Making social protection fit for children

As a child, I never had to go to bed hungry because my family could not afford to buy dinner. A few times, I felt ashamed comparing myself to my class-mates, or lonely and isolated because of hurtful comments friends made about me, or that I made about them. Has any of this ever happened to you as a child? Do you remember how you felt? If you or your parents had needed help, would you have known where to go?

Today, UNICEF is releasing a new report on the situation of children in Central and Eastern Europe, the Caucasus and Central Asia. Even in a region and countries that have reached relatively high levels of economic and social development, some groups of children are still living in poor households, deprived of basic necessities, excluded from services, communities and societies.

Children are uniquely affected by lack of resources and by social exclusion, as research from around the world has confirmed. Children, therefore, stand to benefit the most from programmes that seek to ensure access to minimum living standards and services, enable a caring and inclusive family and social environment, and help manage and overcome shocks. The mix of these factors is known as social protection.

A mother feeding her 2 year old.
© UNICEF/CEECIS2013P-0347/PirozziVirginia, 2, lives with her mother Nicolinka and sister in a Roma community in Shumen, Northern Bulgaria. They receive support from UNICEF assisted family centre.

Social protection policies and programmes, through a set of reforms and increased investments, could help countries in Central and Eastern Europe, the Caucasus and Central Asia fight the unfairness of child poverty and deprivation, reduce disparities between children and ultimately, help children  and the countries they live in achieve their full potential.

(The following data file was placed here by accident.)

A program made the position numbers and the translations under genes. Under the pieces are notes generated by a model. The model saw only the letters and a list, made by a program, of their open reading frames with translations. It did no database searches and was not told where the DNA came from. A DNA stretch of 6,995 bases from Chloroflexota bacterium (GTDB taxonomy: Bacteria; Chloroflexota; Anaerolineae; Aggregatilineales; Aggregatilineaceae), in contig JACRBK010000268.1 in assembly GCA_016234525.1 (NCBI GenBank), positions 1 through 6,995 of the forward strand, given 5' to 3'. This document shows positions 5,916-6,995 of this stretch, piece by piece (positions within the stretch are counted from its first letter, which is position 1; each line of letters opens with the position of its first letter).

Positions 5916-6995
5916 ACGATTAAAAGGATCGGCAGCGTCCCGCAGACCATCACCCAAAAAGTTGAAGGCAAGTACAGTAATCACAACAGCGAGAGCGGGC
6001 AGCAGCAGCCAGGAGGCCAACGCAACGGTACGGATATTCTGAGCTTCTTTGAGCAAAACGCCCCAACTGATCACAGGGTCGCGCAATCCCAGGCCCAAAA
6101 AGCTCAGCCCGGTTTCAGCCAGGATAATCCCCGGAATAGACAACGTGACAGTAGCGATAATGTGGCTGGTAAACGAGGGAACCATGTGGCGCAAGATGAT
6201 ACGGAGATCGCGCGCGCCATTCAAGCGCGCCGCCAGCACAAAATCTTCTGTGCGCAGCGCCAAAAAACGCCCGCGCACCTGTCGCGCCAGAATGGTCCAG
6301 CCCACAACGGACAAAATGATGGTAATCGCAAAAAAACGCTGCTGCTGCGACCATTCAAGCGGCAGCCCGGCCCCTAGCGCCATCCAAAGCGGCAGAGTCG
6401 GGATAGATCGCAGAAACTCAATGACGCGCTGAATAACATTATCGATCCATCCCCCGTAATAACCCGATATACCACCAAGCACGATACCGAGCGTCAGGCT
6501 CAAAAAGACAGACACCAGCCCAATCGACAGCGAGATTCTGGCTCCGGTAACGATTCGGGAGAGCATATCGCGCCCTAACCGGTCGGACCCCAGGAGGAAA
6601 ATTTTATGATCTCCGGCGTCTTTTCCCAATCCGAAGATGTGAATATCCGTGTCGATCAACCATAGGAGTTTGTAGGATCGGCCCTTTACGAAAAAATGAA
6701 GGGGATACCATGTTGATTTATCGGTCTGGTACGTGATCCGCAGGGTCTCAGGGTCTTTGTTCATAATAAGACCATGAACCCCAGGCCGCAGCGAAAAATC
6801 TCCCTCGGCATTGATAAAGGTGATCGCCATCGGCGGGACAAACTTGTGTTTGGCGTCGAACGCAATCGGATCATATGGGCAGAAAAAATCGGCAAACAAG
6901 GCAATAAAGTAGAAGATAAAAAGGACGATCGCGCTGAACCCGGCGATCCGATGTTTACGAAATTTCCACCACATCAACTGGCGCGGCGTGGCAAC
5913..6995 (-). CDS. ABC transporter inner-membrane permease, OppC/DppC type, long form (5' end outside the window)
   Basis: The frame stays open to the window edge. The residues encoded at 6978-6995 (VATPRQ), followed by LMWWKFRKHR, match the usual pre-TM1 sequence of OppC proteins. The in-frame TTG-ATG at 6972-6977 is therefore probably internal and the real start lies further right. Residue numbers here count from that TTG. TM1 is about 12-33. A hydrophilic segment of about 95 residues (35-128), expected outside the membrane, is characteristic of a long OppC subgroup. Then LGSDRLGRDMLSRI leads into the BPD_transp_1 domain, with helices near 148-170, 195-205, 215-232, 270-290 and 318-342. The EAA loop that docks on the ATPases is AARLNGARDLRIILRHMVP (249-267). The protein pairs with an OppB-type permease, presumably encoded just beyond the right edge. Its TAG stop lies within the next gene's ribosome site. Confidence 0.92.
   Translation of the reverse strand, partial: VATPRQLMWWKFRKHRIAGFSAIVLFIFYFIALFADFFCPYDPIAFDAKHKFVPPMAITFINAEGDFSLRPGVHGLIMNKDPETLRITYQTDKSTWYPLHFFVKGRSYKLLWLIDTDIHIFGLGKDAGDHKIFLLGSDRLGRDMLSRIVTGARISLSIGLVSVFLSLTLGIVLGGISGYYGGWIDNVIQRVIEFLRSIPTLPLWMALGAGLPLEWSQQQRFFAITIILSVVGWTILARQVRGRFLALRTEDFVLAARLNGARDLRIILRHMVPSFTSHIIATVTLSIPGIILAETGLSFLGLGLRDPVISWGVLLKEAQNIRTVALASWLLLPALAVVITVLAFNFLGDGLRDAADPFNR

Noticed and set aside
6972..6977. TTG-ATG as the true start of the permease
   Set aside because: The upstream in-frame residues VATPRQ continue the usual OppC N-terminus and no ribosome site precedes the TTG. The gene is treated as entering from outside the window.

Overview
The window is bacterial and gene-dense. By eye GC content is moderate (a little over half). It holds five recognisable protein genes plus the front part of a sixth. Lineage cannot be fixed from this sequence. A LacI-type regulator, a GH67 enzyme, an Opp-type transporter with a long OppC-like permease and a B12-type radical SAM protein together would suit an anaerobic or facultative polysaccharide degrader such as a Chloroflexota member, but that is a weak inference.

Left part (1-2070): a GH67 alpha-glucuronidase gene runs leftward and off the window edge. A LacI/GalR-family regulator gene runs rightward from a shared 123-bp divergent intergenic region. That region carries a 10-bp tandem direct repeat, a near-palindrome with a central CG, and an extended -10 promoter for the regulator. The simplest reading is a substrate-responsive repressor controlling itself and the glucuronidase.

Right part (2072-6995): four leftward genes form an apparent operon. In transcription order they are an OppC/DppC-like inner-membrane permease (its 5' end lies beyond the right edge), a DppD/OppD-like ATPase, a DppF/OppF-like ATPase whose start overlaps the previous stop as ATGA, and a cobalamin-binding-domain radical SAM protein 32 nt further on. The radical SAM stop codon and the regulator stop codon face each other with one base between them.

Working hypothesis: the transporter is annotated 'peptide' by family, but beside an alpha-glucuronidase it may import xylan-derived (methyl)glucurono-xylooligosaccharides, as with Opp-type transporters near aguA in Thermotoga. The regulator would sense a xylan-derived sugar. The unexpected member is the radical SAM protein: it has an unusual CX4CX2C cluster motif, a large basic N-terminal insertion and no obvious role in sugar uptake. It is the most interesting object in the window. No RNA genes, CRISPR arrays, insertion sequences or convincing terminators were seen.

The full report provides evidence-based findings and detailed policy recommendations. You can skim through this summary, while sipping your coffee, or glance at this very short version on your phone.

Today, I would like to let the voices of children and parents in the region tell us what it means to experience poverty and social exclusion, and what they think about the support that social protection benefits and services can, and do, provide.

I’ve never been on an excursion. It’s too expensive. I would like to go (adolescent girl, recipient of social assistance, Montenegro).

My daughter studies in the sixth grade, and she was asked in a school questionnaire: What is your mum’s salary? She felt ashamed to write ‘20 thousand’ so she wrote ‘200 thousand’ (parent from Kazakhstan).

To address poverty and social exclusion, countries in the report’s region are developing their social protection systems. But these systems are not always able to reach the most marginalized and those who most need assistance. What type of barriers do families with children face in accessing social protection?

We know that a lot of documents need to be done to apply; you have to go several times to the centre. The costs are very high and we can’t cover them; we don’t have enough money to pay for the documents, transport, etc. (unemployed father of two children, the former Yugoslav Republic of Macedonia).